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Tuesday, May 6, 2014

What India’s ‘Third Gender’ Ruling Means

Transgender Candidate Hijra Guru Baseer Kinnar a.k.a. Kamala Kinnar speaks to a resident while campaigning in a Muslim neighborhood on April 23, 2014 in the Hindu holy city of Varanasi, India. The 55 year old transgender leader, who was born a Muslim man, is running against BJP leader Narendra Modi in the district. India's court issued a landmark ruling in recent weeks recognizing transgenders as a third official gender under law. (Kevin Frayer/Getty Images)

Transgender candidate Hijra Guru Baseer Kinnar a.k.a. Kamala Kinnar speaks to a resident while campaigning in a Muslim neighborhood on April 23, 2014 in the Hindu holy city of Varanasi, India. India’s court issued a landmark ruling in recent weeks recognizing transgenders as a third official gender under law. (Kevin Frayer/Getty Images)

In a ruling last month, the Indian Supreme Court gave Indians the right to choose their gender and created a “third gender” category for those who don’t identify as either male or female.

Activists say there are at least 2 million people who qualify for that third category in India. They are either transgender, transsexual or cross-dressers. The word used in India for this group is hijira.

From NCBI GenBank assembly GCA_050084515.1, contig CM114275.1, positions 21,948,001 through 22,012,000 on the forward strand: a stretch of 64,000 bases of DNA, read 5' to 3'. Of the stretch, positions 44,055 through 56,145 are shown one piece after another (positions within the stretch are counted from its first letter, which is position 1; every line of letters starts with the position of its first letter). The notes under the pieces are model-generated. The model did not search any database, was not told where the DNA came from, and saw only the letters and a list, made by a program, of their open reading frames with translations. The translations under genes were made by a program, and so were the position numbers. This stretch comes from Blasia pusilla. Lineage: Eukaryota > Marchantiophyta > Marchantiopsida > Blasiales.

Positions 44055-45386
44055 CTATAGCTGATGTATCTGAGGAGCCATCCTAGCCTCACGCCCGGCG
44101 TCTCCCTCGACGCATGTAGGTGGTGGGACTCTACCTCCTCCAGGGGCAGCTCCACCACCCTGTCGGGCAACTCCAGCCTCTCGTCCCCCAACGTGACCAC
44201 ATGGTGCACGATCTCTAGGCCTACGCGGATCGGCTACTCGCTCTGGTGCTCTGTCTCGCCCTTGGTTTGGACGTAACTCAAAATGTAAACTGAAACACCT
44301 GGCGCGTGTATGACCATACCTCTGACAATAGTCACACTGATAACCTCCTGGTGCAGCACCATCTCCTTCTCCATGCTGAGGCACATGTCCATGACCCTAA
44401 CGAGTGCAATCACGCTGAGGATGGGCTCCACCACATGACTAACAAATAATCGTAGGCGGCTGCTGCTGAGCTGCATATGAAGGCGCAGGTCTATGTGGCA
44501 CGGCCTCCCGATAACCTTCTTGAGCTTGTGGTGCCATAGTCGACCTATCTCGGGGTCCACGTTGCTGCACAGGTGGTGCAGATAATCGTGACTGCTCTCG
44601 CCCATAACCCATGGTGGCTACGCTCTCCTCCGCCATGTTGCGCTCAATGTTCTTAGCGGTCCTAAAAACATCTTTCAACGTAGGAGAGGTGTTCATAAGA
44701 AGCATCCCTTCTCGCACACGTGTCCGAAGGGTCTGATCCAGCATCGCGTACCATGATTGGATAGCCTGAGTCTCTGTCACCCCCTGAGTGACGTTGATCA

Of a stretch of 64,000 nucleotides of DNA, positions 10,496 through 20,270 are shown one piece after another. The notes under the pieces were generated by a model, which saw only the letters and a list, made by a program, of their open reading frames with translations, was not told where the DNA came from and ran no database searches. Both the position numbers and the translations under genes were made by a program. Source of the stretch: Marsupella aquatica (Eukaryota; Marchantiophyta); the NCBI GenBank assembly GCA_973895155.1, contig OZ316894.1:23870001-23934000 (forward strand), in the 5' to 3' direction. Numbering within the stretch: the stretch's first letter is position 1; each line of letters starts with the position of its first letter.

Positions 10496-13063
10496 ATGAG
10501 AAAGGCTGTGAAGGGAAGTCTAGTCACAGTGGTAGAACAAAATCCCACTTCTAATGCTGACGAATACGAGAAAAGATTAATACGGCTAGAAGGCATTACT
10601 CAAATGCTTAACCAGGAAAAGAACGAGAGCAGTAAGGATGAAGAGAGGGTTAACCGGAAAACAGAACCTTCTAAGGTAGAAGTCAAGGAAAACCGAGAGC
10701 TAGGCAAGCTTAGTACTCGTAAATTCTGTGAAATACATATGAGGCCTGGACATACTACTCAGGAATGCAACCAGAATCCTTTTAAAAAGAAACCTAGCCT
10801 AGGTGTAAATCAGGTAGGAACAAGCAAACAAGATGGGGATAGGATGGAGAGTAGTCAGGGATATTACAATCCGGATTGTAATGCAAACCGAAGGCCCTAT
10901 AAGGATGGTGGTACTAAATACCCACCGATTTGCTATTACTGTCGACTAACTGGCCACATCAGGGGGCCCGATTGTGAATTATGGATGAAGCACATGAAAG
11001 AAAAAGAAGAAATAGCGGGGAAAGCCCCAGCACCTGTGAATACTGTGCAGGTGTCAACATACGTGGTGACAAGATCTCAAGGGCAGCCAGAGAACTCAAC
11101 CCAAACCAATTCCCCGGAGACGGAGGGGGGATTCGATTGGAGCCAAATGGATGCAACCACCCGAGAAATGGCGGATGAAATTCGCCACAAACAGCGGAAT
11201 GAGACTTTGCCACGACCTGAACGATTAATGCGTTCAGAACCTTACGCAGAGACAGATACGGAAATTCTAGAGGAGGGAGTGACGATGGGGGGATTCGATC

What does this ruling mean, and what is it about the region’s culture and politics that three nations in South Asia now have an official third gender category?

Here & Now’s Robin Young speaks to two experts: Philip Lutgendorf, professor of Hindi and modern Indian studies at the University of Iowa, and Aniruddha Dutta, assistant professor in the Gender, Women’s and Sexuality Studies and Asian and Slavic Languages and Literatures at the University of Iowa.

Guests

  • Philip Lutgendorf, professor of Hindi and Modern Indian Studies at the University of Iowa. He also writes a blog on Hindi films.
  • Aniruddha Dutta, assistant professor in the Gender, Women’s and Sexuality Studies and Asian and Slavic Languages and Literatures at the University of Iowa.

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